The Commons Justice Select Committee's recent report on the work of the Information Commissioner's Office (ICO) is a mixed bag when it comes to assessing the performance and future of the ICO.
Certainly there are a number of aspects of the report which make for appealing reading:
- The figures reveal that the ICO has made significant inroads into the backlog of UK freedom of information appeals and complaints casework, and turnaround times are on the up.
- The ICO's proposal to makes breaches of section 55 of the Data Protection Act 1998 (i.e. unlawful obtaining of personal data) recordable offences received strong support from the Committee. At present, section 55 offenders are required to pay modest fines for their breaches – one recent example involved an "over enthusiastic" woman convicted for regularly accessing her partner's ex-wife's bank accounts during their ongoing divorce action. In this case she was let off with a £500 fine and a slap on the wrists. Recognising the seriousness of protecting personal data and that the current low fine regime does not act as a real deterrent, the threat of a criminal record is considered to be the solution.
- The ICO's intention for NHS bodies and local authorities to be the subject of compulsory audits, also received commendation from the Committee. The Committee noted that it is in the public interest that such public sector organisations, which hold highly sensitive data, should accept the offer of a free audit (which they have thus far consistently declined) from the ICO moving forward.
So, the Information Commissioner's reflection on the report is not inaccurate when it suggests that "the picture that emerges [of the ICO] is of a regulator that is delivering, that is relevant, and that is efficient."
That being said, there is enormous doubt over the sustainability of this feel good factor in the immediate and long-term future. This stems from the issue of funding. Quite simply, the ICO is already operating at full capacity and worryingly "running out of road and cannot absorb further cuts to the FOI budget without adversely affecting performance".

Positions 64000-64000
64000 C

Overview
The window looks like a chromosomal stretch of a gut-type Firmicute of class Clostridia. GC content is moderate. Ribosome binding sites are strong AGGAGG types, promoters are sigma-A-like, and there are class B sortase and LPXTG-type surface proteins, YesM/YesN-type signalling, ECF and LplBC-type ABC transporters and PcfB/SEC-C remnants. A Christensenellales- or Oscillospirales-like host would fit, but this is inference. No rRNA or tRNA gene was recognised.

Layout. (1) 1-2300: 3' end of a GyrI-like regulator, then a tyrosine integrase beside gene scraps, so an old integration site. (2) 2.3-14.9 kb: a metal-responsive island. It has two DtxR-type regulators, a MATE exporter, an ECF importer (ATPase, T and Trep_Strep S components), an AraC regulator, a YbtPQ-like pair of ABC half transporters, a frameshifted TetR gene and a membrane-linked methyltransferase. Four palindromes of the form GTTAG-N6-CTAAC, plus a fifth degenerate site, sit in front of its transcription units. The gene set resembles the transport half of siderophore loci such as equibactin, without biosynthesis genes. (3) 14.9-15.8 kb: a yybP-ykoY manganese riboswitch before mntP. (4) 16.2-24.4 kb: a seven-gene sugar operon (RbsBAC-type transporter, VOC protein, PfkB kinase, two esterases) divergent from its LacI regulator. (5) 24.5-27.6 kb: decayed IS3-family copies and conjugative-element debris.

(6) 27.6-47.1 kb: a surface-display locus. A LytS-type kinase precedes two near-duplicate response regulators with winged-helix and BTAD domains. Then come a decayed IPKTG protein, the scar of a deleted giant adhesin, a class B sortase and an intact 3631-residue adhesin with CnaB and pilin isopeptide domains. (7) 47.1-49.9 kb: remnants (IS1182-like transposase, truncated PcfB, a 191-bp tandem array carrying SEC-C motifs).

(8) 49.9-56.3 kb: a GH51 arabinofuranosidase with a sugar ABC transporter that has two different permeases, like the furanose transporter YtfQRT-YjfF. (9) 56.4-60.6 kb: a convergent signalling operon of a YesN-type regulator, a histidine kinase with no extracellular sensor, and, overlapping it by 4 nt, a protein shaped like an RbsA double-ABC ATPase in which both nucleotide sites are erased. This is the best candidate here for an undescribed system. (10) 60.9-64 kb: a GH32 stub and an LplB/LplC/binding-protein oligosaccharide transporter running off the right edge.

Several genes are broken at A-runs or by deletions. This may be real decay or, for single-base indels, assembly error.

Against this backdrop, current plans for expansion of the ICO's role do not sit comfortably. Firstly, the Leveson Inquiry recommends that the ICO now frequently monitors the standards of data protection in the press and specifically engages with the Metropolitan Police and Crown Prosecution Service to this end. Secondly, the EU's desire to harmonise data protection (in the form of a Regulation) will mean an increase in the function of the ICO as the data supervisory body for the UK, as well as abolition of the existing notification fee. Given that the notification fee (paid by all data controllers to the ICO) comprises the entirety of the ICO's income from data protection, it is no wonder the Information Commissioner is asking "where is the money going to come from".
With an estimated shortfall of almost £43m, if the ICO is to assume these extra responsibilities, challenging times are ahead. Negotiation and discussion both at home and in an EU environment must now be advanced. Until this occurs, the ICO will remain good value for money but susceptible to financial meltdown.